GOP claims on gas prices, economy running on empty | Ray E. Landis
A recent trip to visit my family took me to some of our neighboring states that either have primary elections coming up or have recently held them. Scattered along the roads were billboards for Republican candidates with a common theme – our economy is a wreck, and it’s all the fault of President Joe Biden and the Democratic Party.
Similar outdoor posts can be found in central Pennsylvania. Drive from York to Harrisburg and you’ll see an ad that says “Biden Economics – Six Dollars a Gallon of Gas and Empty Shelves” which then asks you to get off at the next exit and visit Maple Donuts, although it doesn’t mention how much the donuts cost or if the pastry trays are full.
Pennsylvania hasn’t seen gasoline prices at $6 a gallon, the selection in our retail stores looks gluttonous to many around the world, and unemployment remains at historic lows, but Republicans are determined to blame pandemic-induced inflation and supply shortages on the Biden administration’s policies in the GOP’s quest to take power in the midterm elections this fall.
Republicans certainly give Biden’s policies a lot of credit. Their claim is that in less than 18 months, the changes instituted by the new administration are solely responsible for dramatic changes in the US economy and society at large.
But those who try to blame Joe Biden for the price hike are ignoring a fundamental fact. It takes a lot longer to fix something than to break it in the first place. And the Biden administration took office after four years of the former occupant of the President’s Oval Office smashing everything he got his hands on.
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Much of the recent news about former President Donald Trump has focused on hearings held by the House of Representatives Jan. 6 committee on his desperate attempts to stage a coup against American democracy. While essential to establishing Trump’s criminal culpability, these hearings do not discuss how his administration’s policies have left the United States in a very difficult mess to clean up.
Fox “News” viewers may have forgotten that by the end of 2020, a pandemic had swept across the United States that would eventually kill over a million Americans and has yet to fully wane. The pandemic, which nearly claimed Trump himself, was initially dismissed by Republicans, who then spent months undermining attempts to bring it under control.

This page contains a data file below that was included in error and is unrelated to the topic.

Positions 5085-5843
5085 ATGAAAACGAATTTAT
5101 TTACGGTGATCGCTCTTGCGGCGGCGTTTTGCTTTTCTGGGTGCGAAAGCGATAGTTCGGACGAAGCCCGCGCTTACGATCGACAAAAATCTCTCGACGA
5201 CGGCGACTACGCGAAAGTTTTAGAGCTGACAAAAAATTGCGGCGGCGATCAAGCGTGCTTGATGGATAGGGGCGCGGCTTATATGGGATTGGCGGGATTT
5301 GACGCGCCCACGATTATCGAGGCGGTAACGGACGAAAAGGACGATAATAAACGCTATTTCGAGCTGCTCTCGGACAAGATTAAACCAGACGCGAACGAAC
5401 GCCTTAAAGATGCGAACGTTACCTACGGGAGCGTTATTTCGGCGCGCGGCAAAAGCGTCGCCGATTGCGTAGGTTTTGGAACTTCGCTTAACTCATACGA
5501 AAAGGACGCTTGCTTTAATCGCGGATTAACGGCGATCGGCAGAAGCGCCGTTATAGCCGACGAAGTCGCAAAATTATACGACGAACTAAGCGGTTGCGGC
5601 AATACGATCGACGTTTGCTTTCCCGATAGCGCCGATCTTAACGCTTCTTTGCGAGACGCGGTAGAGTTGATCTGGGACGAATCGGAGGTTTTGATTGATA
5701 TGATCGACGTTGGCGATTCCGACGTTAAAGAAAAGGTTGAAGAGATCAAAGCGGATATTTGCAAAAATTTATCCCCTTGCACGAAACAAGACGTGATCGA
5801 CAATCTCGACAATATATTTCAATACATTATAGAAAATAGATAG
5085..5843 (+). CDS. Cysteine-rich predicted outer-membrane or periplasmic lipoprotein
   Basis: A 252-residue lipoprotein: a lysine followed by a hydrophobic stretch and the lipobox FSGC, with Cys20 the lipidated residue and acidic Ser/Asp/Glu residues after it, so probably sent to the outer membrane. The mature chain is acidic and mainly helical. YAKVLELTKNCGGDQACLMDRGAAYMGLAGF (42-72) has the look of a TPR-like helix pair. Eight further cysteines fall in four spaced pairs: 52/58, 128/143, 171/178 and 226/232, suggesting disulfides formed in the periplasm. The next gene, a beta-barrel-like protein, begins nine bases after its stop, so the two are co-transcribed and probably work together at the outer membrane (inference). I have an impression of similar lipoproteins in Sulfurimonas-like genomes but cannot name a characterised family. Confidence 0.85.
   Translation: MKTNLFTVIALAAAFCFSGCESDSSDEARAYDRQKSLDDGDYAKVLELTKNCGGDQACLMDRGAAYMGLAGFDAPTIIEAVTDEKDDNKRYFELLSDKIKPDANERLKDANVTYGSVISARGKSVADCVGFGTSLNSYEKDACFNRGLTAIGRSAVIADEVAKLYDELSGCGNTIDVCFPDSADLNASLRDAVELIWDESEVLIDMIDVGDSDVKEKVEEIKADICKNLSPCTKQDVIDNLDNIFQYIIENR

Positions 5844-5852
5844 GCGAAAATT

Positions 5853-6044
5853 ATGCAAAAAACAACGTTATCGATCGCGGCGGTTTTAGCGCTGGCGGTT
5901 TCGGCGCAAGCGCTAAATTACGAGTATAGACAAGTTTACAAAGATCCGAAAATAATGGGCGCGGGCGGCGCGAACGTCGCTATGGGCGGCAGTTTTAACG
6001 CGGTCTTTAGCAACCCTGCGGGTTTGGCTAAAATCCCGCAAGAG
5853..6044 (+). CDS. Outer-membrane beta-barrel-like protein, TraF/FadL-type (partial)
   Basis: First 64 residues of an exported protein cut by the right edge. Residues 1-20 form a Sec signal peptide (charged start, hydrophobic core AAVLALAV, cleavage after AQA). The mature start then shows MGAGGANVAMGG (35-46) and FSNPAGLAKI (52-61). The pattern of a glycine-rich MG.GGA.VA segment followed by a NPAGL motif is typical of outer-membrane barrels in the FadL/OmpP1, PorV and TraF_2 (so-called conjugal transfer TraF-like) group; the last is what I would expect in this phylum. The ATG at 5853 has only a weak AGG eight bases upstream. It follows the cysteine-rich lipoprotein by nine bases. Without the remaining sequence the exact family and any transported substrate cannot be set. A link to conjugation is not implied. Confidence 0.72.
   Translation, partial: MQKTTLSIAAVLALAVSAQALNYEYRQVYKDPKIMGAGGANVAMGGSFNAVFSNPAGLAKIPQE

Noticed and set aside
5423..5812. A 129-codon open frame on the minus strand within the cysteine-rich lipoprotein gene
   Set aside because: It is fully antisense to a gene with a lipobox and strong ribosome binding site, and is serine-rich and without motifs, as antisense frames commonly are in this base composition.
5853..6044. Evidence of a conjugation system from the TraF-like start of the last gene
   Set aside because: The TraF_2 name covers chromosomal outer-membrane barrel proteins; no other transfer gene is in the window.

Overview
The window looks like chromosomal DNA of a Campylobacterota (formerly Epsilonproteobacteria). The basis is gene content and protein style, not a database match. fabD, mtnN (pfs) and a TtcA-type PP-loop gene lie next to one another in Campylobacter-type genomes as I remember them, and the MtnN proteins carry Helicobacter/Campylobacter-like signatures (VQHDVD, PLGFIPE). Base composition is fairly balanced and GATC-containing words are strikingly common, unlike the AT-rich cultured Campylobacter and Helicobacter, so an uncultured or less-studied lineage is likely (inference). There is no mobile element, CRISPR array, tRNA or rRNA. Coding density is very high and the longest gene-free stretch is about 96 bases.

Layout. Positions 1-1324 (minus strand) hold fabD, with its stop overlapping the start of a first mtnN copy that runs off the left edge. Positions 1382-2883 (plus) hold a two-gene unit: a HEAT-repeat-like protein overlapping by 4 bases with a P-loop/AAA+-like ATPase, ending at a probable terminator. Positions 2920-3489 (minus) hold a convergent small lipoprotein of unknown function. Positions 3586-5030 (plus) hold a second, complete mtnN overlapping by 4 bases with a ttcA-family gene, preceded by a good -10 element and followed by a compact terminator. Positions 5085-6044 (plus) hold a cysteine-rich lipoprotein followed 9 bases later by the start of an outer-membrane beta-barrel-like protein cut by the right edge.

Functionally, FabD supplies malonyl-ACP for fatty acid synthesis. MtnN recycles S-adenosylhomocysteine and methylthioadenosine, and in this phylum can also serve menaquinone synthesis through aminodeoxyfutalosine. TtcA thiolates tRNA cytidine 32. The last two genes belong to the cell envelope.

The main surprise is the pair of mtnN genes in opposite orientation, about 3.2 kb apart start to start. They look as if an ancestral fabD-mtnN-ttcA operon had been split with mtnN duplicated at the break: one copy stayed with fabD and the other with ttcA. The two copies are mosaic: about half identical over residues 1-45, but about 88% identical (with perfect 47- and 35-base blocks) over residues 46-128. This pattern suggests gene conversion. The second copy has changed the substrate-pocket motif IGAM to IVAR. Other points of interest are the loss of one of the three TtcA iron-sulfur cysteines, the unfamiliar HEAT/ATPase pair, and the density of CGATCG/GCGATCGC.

As the economy finally began to recover from the impact of the pandemic, Vladimir Putin invaded Ukraine, shaking up global energy markets. Why would Putin commit such a brutal act of aggression? It seems that the war in Ukraine was Russia’s plan B. Plan A ended with Trump’s defeat in the 2020 election, as a new president meant that the United States would no longer be on track to sabotage its allies in Western Europe and ultimately end the alliance of NATO.
The combination of the continued impact of the pandemic and Putin’s war crimes has resulted in an economic downturn not just in the United States, but around the world. Trump and his apologists, who unleashed this double whammy, say they have solutions.
But their “solutions” consist of little more than brutalizing the environment, making the rich richer, and appeasing a brutal dictator.
Meanwhile, Trump recently said the United States is “going to hell” and has become “a very dangerous place.” The crime facts don’t support that, but Trump might be onto something with that claim.
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Aggression and hostility seem to be more prevalent in the United States than ever before. Road rage and the use of firearms to threaten and intimidate others are common occurrences. Officials lie without batting an eyelid, and when confronted with evidence that they have lied, double down and lie again. Any type of apology is increasingly seen by many as a weakness of character.
When Trump talks about the country ‘going to hell’, there should be a big video screen with his image staring at him, because that’s the closest he can get to looking in the mirror to find the cause of his complaints. . His public persona encourages bad behavior and his followers answered his call, not only on January 6, 2021, but in their daily lives.
The United States must be a forward-looking country. But we must also learn from history. As we move forward and continue our recovery from 2017-21, we must remember the embarrassment and shame the nation has experienced in those four years and swear and vote that it won’t happen again.